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Daily Archives: April 25, 2009

World’s top polluters in final round of climate talks

 Environment ministers of the world's top polluters entered a final round of climate change talks in Syracuse yesterday with agreement expected on stemming the loss of biodiversity.
The three days of talks in Sicily, buoyed by a sea change in US environmental policy, have also found new momentum towards a landmark deal to fight global warming at the end of the year.
US delegate Lisa Jackson said Thursday she brought a "message of hope" from US President Barack Obama, who already boasts having made more progress on US energy policy in his first three months in office than the United States has seen in 30 years.
"It's a good feeling to know that the world is waiting to welcome the US to the table and is not too frustrated by the lack of leadership in the past," Jackson told reporters.
Jackson, the head of the US Environmental Protection Agency, was to address yesterday's talks on the environment's impact on children's health.
The 'G8-Plus' talks bring together the environment ministers from Group of Eight members Britain, Canada, France, Germany, Italy, Japan, Russia and the United States and their counterparts from Brazil, China, Egypt, India, Indonesia, Mexico, South Africa and South Korea.
The meeting is among several forums on the way to UN talks in Copenhagen in December aimed at sealing an international pact for curbing greenhouse gases beyond 2012.
That is when the Kyoto Treaty – rejected by Obama's predecessor George W. Bush – is set to expire and be replaced by the Copenhagen deal.
The Bush administration maintained that Kyoto would be too costly for US businesses to implement and called on developing countries to do more.
Czech Environment Minister Martin Bursik, who met Obama in Prague earlier this month, said Thursday: "We are on the way to Copenhagen.
"President Obama told me that their chief negotiator Todd Stern will go to Copenhagen with the strongest possible mandate," said Bursik, whose country holds the rotating EU presidency.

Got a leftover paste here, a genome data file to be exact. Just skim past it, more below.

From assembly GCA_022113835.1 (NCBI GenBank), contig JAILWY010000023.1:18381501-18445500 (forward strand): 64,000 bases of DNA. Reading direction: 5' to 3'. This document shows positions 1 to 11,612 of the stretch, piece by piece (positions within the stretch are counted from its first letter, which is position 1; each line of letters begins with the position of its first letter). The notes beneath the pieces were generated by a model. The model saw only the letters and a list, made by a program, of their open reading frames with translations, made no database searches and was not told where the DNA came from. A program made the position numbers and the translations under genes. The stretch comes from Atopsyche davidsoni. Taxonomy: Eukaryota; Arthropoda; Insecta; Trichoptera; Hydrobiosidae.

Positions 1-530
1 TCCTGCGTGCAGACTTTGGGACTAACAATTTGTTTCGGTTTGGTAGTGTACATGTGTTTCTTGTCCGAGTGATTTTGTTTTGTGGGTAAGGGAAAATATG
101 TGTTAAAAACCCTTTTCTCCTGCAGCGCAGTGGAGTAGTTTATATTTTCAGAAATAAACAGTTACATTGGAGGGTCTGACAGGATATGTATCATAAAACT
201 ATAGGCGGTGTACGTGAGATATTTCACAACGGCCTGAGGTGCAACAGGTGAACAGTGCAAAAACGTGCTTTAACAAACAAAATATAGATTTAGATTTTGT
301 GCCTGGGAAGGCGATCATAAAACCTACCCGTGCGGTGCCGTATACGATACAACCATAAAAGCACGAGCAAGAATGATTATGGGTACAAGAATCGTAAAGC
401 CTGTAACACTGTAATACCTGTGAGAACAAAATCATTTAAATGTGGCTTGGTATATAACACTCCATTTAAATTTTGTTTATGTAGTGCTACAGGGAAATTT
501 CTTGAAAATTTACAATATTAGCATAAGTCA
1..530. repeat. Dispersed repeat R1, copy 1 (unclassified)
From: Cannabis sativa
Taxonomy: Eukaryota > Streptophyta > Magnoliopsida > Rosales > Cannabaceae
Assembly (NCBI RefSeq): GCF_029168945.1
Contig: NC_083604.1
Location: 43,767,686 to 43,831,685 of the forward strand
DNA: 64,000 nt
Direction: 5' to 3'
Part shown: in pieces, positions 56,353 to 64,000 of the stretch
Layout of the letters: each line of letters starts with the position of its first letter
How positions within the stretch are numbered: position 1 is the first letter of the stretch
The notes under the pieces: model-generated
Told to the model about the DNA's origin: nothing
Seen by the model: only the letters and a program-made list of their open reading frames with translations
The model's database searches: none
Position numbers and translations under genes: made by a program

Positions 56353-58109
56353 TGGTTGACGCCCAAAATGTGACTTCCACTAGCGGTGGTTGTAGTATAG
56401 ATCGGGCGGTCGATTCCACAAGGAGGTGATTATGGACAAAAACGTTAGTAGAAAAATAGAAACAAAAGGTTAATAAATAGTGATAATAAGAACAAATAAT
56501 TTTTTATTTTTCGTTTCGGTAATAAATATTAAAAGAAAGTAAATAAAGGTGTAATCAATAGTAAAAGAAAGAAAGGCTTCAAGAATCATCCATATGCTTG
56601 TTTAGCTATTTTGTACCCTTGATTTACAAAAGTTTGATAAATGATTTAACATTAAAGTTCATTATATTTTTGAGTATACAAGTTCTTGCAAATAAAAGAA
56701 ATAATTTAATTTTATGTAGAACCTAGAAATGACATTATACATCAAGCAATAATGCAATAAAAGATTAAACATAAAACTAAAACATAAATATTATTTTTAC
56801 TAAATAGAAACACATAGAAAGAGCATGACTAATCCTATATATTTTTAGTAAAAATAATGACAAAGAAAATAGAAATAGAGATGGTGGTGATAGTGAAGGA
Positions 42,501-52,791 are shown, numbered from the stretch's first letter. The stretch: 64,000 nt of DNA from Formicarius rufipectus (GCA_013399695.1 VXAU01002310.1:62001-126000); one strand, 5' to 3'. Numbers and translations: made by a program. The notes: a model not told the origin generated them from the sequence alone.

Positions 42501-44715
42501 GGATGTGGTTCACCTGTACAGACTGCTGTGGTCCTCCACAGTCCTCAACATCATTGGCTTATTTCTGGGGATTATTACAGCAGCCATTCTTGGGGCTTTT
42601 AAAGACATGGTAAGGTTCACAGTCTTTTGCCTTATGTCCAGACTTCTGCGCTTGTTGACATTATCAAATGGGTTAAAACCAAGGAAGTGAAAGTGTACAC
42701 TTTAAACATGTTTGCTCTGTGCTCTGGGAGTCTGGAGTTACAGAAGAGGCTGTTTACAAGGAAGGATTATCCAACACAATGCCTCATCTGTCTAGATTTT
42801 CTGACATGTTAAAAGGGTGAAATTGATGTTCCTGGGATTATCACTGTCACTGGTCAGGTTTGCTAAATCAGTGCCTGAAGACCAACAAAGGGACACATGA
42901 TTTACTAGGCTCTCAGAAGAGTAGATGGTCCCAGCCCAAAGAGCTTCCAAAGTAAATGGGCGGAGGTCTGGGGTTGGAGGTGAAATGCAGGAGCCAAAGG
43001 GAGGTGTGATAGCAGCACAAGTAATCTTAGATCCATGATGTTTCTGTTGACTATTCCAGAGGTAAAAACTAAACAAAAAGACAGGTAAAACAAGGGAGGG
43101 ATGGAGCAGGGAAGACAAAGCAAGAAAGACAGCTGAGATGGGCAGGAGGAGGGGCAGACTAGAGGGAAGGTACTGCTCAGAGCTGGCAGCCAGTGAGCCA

"This should open the doors and get us out of the deadlock and get China and India on board," Bursik said.
The United States and China are the world's top two carbon polluters, but US per capita emissions are four to five times those of China and about double those of Europe.
Overall, the G8 countries are responsible for more than 40 percent of the world's carbon gas emissions.
The delegates to the Syracuse talks were set Friday to sign up to new commitments to stopping biodiversity loss even with resources hit hard by the global financial crisis.
The "Syracuse Charter" will spell out ways to reinforce and extend goals for 2010 that were set in 2002.
Climate change is a growing threat to biodiversity at a time when a quarter of all animal and plant species may be at risk of extinction, according to the International Union for Conservation of Nature.
Delegates will pledge in the Syracuse Charter "to ensure that the current deep economic crisis does not translate into a reduction in resources for the protection of biodiversity," according to a draft obtained by AFP.
Noting that the global financial crisis is spurring major infrastructure projects to create employment, a set of guidelines for delegates to the talks warned that such investments "are the main cause of negative effects on the natural environment."
The cost of bailing out financial institutions during the economic meltdown, while huge, pales in comparison to the lost value caused every year by ecological damage to the environment, experts say.

Woman contracts bird flu in Egypt

A 34-year-old Egyptian woman has contracted bird flu, the health ministry announced, after another woman and a six-year-old boy died earlier this week from the H5N1 strain of the disease.
Wafaa Abdel Hamid Abdel Jawwad from Tanta north of Cairo was admitted to hospital on Tuesday with high fever, ministry spokesman Abdel Rahman Shahin said in a statement carried by the official MENA news agency late Thursday.
The woman who had been in close contact with infected poultry was treated with antiviral drug Tamiflu and is in stable condition, he said.
The case is the 68th recorded case since the outbreak of the disease in Egypt in 2006.
MENA reported on Wednesday that a 25-year-old Cairo woman died from bird flu, the second victim felled by the disease this year after the death of six-year-old boy announced by Shahin the previous day.
Egypt has reported 25 bird flu related deaths since 2006.
Most of the victims in Egypt have been young girls or women, who are generally in charge of looking after poultry in rural areas.
Egypt has seen an increase in bird flu cases over the past two months. The World Health Organisation called in March for an investigation into why many of the victims have been young children.
The organisation estimates that the H5N1 strain of the virus has killed around 250 people since 2003, mainly in Southeast Asia.

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